When ranking the great surprises of this past generation, I would have to stick both Saint’s Row 2 and Grand Theft Auto IV somewhere near the top, for completely opposite reasons. GTA IV was heralded as the savior of all fun things ever, but turned out to be a game that I found soulless and dull. On the other hand, Saint’s Row 2 was dismissed as nothing more than a Grand Theft Auto clone — yet it found a way to make its sandbox a true chaotic playground in nearly every sense, offering up scores of hilarious rabbit holes, lots of customization and a decent story to boot.
Enter Saint’s Row: The Third, Volition’s follow-up to the mayhem manager and one of my most anticipated games for 2011. This entry into the bombastic franchise promised even larger scales of destruction, more violence, greater levels of absurdity (there’s a dildo bat, for goodness’ sake) and an all around hilarious time. But does it deliver the goods? One thing’s for certain, Steelport and the Saints will never be the same.
It should go without saying that the most important part of any open world game is the world itself – the playground, if you will. The playground in this Saint’s Row scenario is Steelport, as opposed to Stillwater from the previous title, which unsurprisingly ties into the game’s narrative. In Stillwater, the Saints have become household celebrities after all of their gang-related exploits. The game starts with a bank heist gone wrong back in Stillwater, which lands the gang in prison. However, they’re released by the Syndicate, the organization that runs local Steeport — and given a demand to hand over their profits or die. Naturally, the Saints fight their way out (of a flying jet), only to find themselves in Steelport, which is run by the Syndicate, a collection of luchador mobsters, Tron-looking cycle thugs and European suit gangsters.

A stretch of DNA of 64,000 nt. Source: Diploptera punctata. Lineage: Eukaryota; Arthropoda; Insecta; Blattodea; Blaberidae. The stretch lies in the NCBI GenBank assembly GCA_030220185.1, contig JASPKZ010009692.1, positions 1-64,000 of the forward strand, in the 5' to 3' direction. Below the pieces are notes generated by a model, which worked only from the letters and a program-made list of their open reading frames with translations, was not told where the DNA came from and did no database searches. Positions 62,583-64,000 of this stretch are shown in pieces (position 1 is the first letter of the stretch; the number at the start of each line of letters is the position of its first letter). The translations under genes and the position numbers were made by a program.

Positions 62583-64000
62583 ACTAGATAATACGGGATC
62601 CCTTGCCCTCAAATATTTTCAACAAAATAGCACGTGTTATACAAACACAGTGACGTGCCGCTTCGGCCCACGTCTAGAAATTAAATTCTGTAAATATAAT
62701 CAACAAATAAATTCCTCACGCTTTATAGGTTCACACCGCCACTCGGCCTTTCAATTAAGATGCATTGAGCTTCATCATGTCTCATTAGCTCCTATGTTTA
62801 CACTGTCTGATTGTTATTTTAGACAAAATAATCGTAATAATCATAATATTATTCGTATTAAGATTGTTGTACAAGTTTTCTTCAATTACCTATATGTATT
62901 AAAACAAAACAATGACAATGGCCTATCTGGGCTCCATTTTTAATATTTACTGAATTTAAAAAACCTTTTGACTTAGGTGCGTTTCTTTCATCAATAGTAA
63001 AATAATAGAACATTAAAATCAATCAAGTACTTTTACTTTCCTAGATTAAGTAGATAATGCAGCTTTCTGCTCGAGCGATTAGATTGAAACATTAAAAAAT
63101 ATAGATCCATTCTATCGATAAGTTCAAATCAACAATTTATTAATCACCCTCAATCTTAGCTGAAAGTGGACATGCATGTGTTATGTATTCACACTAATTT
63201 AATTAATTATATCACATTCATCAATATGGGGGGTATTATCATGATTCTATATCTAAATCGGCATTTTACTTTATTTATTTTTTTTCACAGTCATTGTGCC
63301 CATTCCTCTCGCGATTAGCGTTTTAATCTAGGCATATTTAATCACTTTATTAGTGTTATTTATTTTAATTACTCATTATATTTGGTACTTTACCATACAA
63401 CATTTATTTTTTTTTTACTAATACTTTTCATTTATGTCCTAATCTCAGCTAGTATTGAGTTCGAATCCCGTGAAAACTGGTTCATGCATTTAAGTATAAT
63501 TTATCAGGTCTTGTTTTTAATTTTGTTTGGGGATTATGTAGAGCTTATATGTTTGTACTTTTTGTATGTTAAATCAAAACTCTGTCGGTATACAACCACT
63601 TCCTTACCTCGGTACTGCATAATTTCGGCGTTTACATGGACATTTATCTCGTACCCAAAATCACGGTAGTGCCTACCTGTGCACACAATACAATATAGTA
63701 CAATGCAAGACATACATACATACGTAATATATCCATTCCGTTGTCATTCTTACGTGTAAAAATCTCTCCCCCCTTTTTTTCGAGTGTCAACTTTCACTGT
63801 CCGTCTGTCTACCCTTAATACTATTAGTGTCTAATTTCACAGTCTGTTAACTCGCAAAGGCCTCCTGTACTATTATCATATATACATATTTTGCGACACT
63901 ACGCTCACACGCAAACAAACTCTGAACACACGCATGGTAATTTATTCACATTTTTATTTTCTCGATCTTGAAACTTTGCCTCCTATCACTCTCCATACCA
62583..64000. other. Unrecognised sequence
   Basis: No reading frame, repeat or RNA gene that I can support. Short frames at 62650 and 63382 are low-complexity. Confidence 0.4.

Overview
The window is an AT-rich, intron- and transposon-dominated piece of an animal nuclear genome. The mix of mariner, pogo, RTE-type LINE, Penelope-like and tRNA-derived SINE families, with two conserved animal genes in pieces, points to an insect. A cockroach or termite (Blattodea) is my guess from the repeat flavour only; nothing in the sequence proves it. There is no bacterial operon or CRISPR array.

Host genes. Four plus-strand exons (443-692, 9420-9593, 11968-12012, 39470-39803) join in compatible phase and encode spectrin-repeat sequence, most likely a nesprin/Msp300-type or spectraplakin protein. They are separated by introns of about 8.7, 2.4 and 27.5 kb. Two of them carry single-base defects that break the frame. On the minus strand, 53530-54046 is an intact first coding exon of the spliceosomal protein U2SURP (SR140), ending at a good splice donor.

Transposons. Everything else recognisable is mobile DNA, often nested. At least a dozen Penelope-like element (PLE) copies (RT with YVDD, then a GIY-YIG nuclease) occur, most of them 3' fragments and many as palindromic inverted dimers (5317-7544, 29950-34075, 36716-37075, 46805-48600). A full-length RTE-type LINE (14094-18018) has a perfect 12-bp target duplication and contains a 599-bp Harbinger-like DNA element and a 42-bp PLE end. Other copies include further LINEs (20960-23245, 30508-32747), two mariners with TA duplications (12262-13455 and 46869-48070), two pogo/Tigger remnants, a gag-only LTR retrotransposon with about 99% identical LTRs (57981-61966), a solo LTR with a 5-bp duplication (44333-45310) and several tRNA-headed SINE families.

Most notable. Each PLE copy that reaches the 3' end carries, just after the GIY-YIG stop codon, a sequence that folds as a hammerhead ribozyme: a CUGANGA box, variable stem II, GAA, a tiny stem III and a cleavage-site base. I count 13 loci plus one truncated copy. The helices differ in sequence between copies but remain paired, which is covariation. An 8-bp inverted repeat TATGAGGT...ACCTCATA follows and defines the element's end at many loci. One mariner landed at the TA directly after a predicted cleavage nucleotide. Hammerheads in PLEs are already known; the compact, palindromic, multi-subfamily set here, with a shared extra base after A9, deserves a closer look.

Steelport as a playground is gorgeous to behold. Not only is the city visually interesting at ground level, but it opens up vertically once you nab some helicopters, fighter jets and even, yes, hover bikes. Traveling across the city is as fun as ever, and there are a number of ways to engage in destructive urban warfare. You can blow things up with a tank to collect money, jump into insurance fraud by making yourself a human ragdoll and even find yourself as a contestant on a reality shoot-em-up show with giant rabbits. Yes, Steelport is a ludicrous place to call home, and that’s what makes it a blast. Heck, part of the city even becomes infested with zombies. Better yet — you can tackle all of this in co-op with a buddy.
My one complaint with this fantastic playground would be that it at times feels empty in comparison to Saint’s Row 2. Yes, there’s a lot more going on behind the scenes, for sure – but there were moments where I ran around for a minute or so before I could find other cars to steal. Part of what makes the playground is having some other kids to beat up, right?